Zika Virus and Democratic Politics


It seems like every issue today has a political agenda. You would think that ridding the country of the scourge of a Zika virus epidemic would be an exception – but you would be wrong.

That’s the conclusion of The Wall Street Journal editorial board that recently revealed what’s going on behind the scenes as local government in Florida tries to rid the Miami area of this virus. They say that the Obama administration is sitting on money and methods to reduce the Zika outbreak and using the virus as a political bludgeon to elect more Democrats. (Sadly, I’m not making this up!)

A Zika virus outbreak hit Miami this past week and the Centers for Disease Control advised pregnant women to get checked for possible exposure. Women in Miami are being told to cover up, stay indoors and wear insect repellant because the virus can cause malformed brains in the womb.

They report about 6,400 cases of Zika infections have been confirmed in the U.S. and its territories, though only one in five infected show symptoms. Most cases have been contracted by individuals who traveled to regions with an epidemic, particularly Latin and Central America. It is usually spread by mosquitos but can be contracted by sexual relations.

White House to Blame

The Obama administration is trying to blame Congress instead of taking ownership for its own failures. White House press secretary Eric Schultz said, “The keys here are sitting with Congress, and they have to turn them to unleash more federal funding.” But Democratic Senate leaders Harry Reid and Chuck Schumer blocked Zika funding. The Administration requested $1.9 billion for Zika research, education and prevention in February. Last month the Senate and House agreed to a $1.1 billion compromise that was offset by $543 million in leftover ObamaCare funds when Puerto Rico chose to expand Medicaid rather than set up exchanges.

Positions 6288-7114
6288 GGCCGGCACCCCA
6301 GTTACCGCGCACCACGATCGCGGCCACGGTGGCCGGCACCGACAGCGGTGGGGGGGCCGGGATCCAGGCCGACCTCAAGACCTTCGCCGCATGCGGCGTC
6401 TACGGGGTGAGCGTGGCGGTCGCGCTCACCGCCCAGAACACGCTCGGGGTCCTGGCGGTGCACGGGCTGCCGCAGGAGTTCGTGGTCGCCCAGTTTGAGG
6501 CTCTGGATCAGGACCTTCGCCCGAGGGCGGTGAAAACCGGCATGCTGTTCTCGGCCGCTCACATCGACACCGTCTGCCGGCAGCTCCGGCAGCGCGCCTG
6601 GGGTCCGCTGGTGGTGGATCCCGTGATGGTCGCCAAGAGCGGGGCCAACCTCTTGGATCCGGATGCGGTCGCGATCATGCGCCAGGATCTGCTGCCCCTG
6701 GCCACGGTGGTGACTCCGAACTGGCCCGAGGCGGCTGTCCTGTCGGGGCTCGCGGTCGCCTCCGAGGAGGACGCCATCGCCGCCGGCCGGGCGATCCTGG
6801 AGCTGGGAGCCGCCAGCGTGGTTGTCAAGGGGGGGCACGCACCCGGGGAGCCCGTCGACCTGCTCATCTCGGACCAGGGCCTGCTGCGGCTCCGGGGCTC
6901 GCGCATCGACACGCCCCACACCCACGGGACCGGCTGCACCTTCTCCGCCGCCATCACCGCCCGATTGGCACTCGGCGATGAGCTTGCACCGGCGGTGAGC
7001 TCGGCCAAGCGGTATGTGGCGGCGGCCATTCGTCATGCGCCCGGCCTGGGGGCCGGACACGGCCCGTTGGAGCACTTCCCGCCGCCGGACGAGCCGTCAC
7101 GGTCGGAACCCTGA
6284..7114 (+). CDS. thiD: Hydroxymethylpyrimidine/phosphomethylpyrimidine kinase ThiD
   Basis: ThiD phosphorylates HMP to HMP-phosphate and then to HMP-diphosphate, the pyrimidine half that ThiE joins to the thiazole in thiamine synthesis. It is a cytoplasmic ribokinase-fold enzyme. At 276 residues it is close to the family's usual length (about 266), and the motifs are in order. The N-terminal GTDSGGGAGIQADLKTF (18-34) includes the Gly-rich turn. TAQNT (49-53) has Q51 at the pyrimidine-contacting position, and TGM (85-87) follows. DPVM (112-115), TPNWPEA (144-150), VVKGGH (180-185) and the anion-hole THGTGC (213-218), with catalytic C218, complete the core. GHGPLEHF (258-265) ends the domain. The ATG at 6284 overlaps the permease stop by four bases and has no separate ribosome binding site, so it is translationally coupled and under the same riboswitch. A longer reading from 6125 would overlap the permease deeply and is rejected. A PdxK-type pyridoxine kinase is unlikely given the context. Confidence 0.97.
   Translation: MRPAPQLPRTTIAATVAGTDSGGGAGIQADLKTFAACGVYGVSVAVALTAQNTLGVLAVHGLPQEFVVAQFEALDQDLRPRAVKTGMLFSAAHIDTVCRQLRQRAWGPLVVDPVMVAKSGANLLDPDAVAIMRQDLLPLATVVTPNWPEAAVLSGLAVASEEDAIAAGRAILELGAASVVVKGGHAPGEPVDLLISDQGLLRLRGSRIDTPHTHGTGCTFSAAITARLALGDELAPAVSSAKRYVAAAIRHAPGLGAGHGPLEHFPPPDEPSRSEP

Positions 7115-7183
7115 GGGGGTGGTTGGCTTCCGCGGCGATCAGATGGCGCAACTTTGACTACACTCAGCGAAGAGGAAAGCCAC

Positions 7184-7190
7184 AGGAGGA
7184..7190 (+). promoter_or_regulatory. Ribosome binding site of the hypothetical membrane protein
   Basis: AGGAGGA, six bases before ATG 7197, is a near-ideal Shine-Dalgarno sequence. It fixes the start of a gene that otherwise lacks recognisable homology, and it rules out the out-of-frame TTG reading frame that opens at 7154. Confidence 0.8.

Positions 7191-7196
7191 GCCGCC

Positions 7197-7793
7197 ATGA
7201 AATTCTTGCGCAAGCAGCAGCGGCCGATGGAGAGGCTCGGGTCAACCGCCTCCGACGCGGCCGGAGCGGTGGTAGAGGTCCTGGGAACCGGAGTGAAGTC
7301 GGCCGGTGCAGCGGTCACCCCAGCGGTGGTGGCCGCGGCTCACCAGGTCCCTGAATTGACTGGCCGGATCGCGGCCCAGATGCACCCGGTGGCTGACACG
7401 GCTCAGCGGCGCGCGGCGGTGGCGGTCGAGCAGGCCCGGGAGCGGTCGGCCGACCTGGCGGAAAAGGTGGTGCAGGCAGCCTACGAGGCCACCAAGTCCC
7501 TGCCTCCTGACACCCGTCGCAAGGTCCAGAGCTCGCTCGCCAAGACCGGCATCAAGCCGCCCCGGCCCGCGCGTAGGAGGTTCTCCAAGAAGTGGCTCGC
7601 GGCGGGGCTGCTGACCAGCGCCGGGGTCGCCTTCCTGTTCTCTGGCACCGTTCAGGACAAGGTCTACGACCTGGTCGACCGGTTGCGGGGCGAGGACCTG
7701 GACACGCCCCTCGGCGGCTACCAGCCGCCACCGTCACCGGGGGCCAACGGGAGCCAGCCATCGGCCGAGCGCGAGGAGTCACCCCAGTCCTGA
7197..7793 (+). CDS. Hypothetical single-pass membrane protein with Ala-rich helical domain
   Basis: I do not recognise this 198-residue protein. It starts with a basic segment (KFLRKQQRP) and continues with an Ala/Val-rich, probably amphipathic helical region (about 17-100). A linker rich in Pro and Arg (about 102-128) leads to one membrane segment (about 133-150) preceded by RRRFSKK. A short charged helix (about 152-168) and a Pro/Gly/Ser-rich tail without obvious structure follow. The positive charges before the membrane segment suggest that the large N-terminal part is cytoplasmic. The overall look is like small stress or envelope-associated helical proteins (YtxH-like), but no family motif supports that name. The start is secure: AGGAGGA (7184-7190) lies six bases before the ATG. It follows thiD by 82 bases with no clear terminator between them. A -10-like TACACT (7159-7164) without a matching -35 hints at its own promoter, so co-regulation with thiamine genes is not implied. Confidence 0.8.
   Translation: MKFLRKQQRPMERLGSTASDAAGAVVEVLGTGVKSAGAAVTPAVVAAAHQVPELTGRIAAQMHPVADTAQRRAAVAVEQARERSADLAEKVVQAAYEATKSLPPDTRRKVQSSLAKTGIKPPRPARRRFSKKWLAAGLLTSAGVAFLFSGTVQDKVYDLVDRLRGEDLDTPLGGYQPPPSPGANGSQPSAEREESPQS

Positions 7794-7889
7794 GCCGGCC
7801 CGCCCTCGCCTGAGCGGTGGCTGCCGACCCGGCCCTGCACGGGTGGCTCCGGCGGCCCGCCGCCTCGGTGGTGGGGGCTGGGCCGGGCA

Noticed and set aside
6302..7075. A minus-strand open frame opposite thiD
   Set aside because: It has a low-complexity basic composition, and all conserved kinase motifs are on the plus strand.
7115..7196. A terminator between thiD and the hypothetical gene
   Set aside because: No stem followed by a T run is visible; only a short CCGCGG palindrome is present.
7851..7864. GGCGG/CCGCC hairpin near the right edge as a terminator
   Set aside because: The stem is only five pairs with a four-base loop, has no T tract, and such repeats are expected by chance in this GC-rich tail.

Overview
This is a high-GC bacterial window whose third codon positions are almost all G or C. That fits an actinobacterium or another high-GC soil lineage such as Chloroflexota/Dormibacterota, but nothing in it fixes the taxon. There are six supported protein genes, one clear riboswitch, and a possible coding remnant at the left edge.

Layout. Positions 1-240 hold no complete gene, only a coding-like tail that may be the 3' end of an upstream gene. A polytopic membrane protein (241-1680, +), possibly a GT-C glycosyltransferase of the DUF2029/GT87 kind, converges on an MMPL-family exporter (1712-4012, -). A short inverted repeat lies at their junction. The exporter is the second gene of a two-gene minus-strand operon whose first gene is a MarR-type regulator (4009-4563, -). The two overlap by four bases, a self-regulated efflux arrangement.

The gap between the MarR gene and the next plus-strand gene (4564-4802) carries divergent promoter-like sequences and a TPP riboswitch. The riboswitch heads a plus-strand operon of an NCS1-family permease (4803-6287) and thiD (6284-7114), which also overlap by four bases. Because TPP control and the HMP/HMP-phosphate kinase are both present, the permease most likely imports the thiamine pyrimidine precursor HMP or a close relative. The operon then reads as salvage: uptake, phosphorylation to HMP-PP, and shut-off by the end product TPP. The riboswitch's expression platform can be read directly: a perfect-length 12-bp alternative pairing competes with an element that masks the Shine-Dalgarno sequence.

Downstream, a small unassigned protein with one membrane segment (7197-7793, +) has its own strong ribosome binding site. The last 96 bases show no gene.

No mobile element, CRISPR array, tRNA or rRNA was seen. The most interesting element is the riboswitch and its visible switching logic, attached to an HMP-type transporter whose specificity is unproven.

But Senate Democrats blocked the conference report, inventing the excuse that the bill banned funding for Planned Parenthood, restricted access to birth control and gutted the Clean Water Act. The WSJ editorial says none of this is true.

Even with Congress on vacation, the White House has $385 million in reprogrammed Ebola funds at its disposal. Only about half of that has been obligated, which Department of Health and Human Services spokesman Bill Hall attributes to bureaucratic federal procurement regulations. Yet the Administration continues to insist it needs more money even though it can’t spend the money it has fast enough.

And where is President Obama with his famous “pen and a phone?” If he really wanted to take action to solve this problem he would use his executive privileges he is so fond of using when Congress doesn’t give him what he wants.

For instance, he could direct the Food and Drug Administration to approve use of a genetically engineered male mosquito developed by the British company Oxitec. These mosquitos can be released into affected areas where the mosquito and its offspring die before reaching maturity, substantially reducing the infectious population in a few months.

Henry Miller of the Hoover Institute says bureaucratic intransigence is also to blame for the slow development of a Zika vaccine. Clinical trials would have to be conducted in areas where Zika is widespread, like Puerto Rico. But the FDA imposes strenuous requirements for studies that could make it hard to prove a vaccine is safe and effective. That means there is little incentive for companies to make the investment in research needed to develop the vaccine.

The Wall Street Journal summarizes the situation:

“Democrats are calling Republicans obstructionists in hopes that frustration with government and an anti-Trump wave will deliver them the Senate and perhaps even the House in November. But the root cause of Washington’s Zika pathology is Democrats who are exploiting the virus to score political points.”


Is it any wonder that people in both parties are fed up with government and the political establishment?

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